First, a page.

Horseshoe crabs’ population is fast depleting due to the high demand for their blood in the pharmaceutical industry. Conservationists fear the species of crabs could soon go extinct if this trend continues.
Dangers of overharvesting
Known as a marine ‘living fossil,’ the 450-million-year-old crab provides a natural source of a substance called limulus amebocyte lysate (LAL).
It is used by pharmaceutical and medical companies to ensure that vaccines and a wide variety of medical devices and products are free from endotoxin contamination.
Endotoxins can cause fever, anaphylactic shock, and diseases like the bubonic plague.
It is estimated that several hundreds of thousands of horseshoe crabs are captured each year for their milky blood.
Ryan Phelan, executive director and co-founder of the environmental nonprofit Revive & Restore, said:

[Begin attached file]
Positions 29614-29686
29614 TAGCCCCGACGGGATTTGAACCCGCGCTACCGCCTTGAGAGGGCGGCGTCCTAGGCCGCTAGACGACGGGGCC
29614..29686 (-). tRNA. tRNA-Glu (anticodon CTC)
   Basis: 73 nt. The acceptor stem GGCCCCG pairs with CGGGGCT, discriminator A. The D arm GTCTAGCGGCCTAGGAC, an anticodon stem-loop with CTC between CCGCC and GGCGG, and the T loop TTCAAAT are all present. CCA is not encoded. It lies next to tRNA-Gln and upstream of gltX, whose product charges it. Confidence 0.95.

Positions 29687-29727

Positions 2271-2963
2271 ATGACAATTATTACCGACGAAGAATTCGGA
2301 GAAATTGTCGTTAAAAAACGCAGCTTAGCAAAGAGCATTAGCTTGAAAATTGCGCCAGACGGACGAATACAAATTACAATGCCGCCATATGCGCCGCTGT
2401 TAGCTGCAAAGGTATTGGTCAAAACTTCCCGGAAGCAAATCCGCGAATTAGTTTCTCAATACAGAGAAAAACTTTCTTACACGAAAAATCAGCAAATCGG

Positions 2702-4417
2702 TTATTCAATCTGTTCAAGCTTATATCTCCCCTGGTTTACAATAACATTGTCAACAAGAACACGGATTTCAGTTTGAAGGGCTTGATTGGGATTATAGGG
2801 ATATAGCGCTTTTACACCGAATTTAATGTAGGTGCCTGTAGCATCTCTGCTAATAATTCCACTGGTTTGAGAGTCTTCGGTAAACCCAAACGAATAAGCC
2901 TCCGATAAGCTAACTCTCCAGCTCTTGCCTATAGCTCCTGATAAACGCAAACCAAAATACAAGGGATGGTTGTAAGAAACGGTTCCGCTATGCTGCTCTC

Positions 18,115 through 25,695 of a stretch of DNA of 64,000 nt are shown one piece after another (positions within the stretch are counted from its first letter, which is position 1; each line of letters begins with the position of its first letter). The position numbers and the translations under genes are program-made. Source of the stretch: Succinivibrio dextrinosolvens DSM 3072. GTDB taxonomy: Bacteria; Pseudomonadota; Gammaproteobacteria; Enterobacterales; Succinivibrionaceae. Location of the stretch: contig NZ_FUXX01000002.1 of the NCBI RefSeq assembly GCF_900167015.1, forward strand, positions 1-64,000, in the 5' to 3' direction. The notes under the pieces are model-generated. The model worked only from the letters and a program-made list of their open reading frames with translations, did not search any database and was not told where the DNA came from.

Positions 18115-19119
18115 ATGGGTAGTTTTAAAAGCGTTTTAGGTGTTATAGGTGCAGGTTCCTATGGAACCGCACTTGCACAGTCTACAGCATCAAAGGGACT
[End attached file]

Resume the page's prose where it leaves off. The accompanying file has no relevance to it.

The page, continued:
We’re going to live in a world where we have more and more pathogens and the trend is for more pharmaceuticals requiring endotoxin testing. At some point, that’s going to put pressure on the supply of a non-sustainable product.
Horseshoe crabs are also overharvested for use as food and bait, a phenomenon that’s leading to habitat loss.
There are four extant horseshoe crab species and there are concerns more could follow, further impacting coastal biodiversity. They lay millions of eggs on beaches to feed shorebirds, fish and other wildlife.
The horseshoe crab has large hard shells that serve as microhabitat for species like mussels, snails and sponges.
In spite of this, Larry Niles, a wildlife biologist, says horseshoe crabs are not a protected species, and therefore not seen as valuable.
Yet they acknowledge that there’s a $500 billion industry for their blood, so they’re not worthless. They’re actually one of the most valuable marine species on the East Coast.